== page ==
I’m sorry, I thought, as I ran. I’m sorry, I’m so sorry, but you wouldn’t even have been here if it weren’t for me. You should never have left the lab. I’ve been putting you in danger over and over again, and that means I have to get you out of it at least once. I have to be the one who saves you. That seemed so important, and it was enough to keep me moving. He’d be sad if he lost me. He’d still be able to help his mother save the world.
An engine roared to life in the parking lot behind me. Tires squealed against pavement, and hope rose in my throat like bile, burning everything it touched. Fang and Nathan had managed to reach the car. They were in the car, they were safe, and they were going to get out of here. They were going to back to the lab, and everything was going to be all right.
Then I realized that the screeching tires were getting closer, and the burning feeling of hope intensified, becoming even more painful than my increasingly strained breath. They were coming to get me. They were in the car, and they were on their way, and all I had to do was keep it together long enough for them to somehow open a door and pull me in. I’d probably have a panic attack after a stunt like that, but under the circumstances, that was okay. I was going to be okay. We were all going to be okay. We were—
Lights came on directly ahead, blinding me. I squeaked and kept running, all too aware of what would happen if I stopped while the sleepwalkers were this close on my tail. I was still running when the dart slammed into my chest, its feathered end sticking out like some sort of carnival game—pin the sedative on the chimera.
I kept running. I ran for as long as I could, and then the black spots on the edges of my vision were back, and my knees gave out under my weight, dumping me to the pavement. I clawed for consciousness, tired of letting it go, but my fingers found no purchase, and my last thought as I toppled down into the dark was that I had come to the hospital to make this stop happening.
This isn’t fair, I thought, and the world went black, and there was nothing.
I was down in the dark, in the hot warm dark where nothing hurt and nothing could touch me and nothing mattered but existing. I recognized the dream for the memory that it was now, and I let myself drift, wondering only abstractly how I could remember something that had happened before I had a mind to remember with.
You always had a mind, I scolded myself. You didn’t think like a human, but you thought. Beverly thinks. Minnie thinks. Everything with a brain can think. You just had smaller thoughts.
Small thoughts, hot thoughts, hot warm thoughts of redness and blackness and peace. It was strange to me, here in this place, that any of us would have chosen to leave it voluntarily. Being a human was hard. It was sharp and cold and filled with choices that had no good outcomes, just varying shades and shapes of badness. No matter what you chose, you were choosing wrong for someone. Better to stay down in the dark, where there were no choices and no challenges, just food and warmth and the contentment of simplicity.
But there was no Nathan either, was there? No love, no kisses, no anger born from the hard edges of two people rubbing against each other. There were no chances to change down there in the dark. There were no chances to grow. I’d enjoyed those parts of being human, and a lot of the parts that came with having a body. If I stayed down here in the dark, I wouldn’t get to enjoy those things anymore.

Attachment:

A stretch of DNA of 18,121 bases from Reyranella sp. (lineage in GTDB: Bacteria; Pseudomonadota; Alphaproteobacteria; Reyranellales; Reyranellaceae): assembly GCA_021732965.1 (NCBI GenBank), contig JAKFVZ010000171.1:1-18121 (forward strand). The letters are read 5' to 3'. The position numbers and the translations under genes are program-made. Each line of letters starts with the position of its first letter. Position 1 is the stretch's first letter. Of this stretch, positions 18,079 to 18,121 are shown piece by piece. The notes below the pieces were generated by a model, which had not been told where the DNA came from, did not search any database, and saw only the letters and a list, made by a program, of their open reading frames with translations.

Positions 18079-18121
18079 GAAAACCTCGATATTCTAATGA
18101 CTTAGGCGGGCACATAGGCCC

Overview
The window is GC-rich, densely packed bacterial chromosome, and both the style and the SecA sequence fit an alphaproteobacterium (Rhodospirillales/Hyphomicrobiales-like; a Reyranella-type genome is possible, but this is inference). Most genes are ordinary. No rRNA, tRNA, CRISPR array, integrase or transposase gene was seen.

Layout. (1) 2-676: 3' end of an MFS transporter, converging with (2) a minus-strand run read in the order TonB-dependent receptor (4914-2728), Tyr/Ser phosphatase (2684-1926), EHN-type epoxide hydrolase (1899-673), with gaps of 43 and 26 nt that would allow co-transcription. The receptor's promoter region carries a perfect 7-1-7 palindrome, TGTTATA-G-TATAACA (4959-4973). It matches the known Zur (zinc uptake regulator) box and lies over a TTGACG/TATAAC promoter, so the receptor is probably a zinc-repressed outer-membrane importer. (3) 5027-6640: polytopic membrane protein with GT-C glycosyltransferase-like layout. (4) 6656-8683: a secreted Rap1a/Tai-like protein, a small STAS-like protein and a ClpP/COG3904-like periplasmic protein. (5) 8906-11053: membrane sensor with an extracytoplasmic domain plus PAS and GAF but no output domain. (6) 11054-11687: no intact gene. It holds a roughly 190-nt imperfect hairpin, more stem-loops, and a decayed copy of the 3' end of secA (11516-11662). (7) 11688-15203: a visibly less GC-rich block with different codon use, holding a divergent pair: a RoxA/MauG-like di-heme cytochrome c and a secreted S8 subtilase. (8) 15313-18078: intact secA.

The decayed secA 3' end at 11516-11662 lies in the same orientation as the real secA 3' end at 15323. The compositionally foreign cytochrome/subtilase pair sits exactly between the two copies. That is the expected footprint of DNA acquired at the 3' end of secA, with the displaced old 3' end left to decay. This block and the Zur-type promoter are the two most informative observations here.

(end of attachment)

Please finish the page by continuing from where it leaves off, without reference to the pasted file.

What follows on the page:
You’ll have to go back, then, I thought sadly, and I didn’t know whether I was talking to myself or to something outside myself, and it didn’t really matter, because I was right either way.
I opened my eyes.
“We’ve got movement!” shouted a voice I didn’t recognize. A woman in wire-framed glasses leaned over me, producing a small flashlight from the pocket of her lab coat and shining it into my eyes. I whimpered and screwed them shut again. Her voice followed a moment later, now announcing jubilantly, “Movement and pupil dilation! I think she’s okay.”
I cracked my left eye cautiously open. The woman was still there, but she was facing away from me, giving me a good look at her profile. She was pale-skinned, with hair that was either bleached or the palest blonde I had ever seen, and her lab coat…
Her lab coat had the USAMRIID logo on the sleeve. My mouth went dry and my stomach went tight, the drums suddenly pounding in my ears as I realized where the lights and tranquilizer dart had come from. I tried to sit up, and discovered that I couldn’t. As with the gurney from before, I was strapped to the surface that I was on top of. I opened both my eyes, making another attempt. Still nothing, and this time the motion attracted the woman’s attention. She turned to face me, plastering a smile so patently fake that it was almost painful across her face.
“Hello, Sally,” she said, speaking slowly and clearly. “My name is Dr. Crystal Huff. I was with the team that extracted you from the hospital. You may feel a little disoriented. That’s perfectly normal, and does not indicate infection. You have been checked thoroughly, and I am glad to be able to tell you that you’re not sick. Do you understand me, Sally? Nod if you understand me.” She stopped, smiling brightly down at me. It was like she was trying to make herself understood by a small child who didn’t understand English, and if my hands hadn’t been strapped down, I would probably have hit her.
My mouth was too dry to let me form words. I swallowed hard, trying to convince my salivary glands to do their job. Finally, after several seconds of silence and swallowing, I managed to croak, “Why am I strapped to this table?” How do you know who I am? I had still been wearing the ID bracelet with the fake name Dr. Cale used to get me into the hospital.